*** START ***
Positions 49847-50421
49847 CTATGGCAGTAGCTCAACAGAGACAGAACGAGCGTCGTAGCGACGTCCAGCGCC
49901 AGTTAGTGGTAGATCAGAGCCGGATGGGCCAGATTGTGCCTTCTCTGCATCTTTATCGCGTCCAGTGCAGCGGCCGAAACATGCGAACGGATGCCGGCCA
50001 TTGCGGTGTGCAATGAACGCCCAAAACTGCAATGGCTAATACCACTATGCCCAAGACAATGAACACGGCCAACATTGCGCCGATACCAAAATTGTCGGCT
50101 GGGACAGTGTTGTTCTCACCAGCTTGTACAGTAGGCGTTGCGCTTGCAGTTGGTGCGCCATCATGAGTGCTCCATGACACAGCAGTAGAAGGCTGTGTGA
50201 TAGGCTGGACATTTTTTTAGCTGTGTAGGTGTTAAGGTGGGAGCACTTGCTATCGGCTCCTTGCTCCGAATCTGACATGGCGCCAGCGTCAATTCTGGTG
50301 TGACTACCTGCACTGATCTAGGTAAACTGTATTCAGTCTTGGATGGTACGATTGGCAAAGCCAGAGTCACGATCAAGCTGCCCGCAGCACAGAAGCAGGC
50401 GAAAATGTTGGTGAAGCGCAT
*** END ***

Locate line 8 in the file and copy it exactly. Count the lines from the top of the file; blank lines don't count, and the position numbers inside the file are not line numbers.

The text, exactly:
50401 GAAAATGTTGGTGAAGCGCAT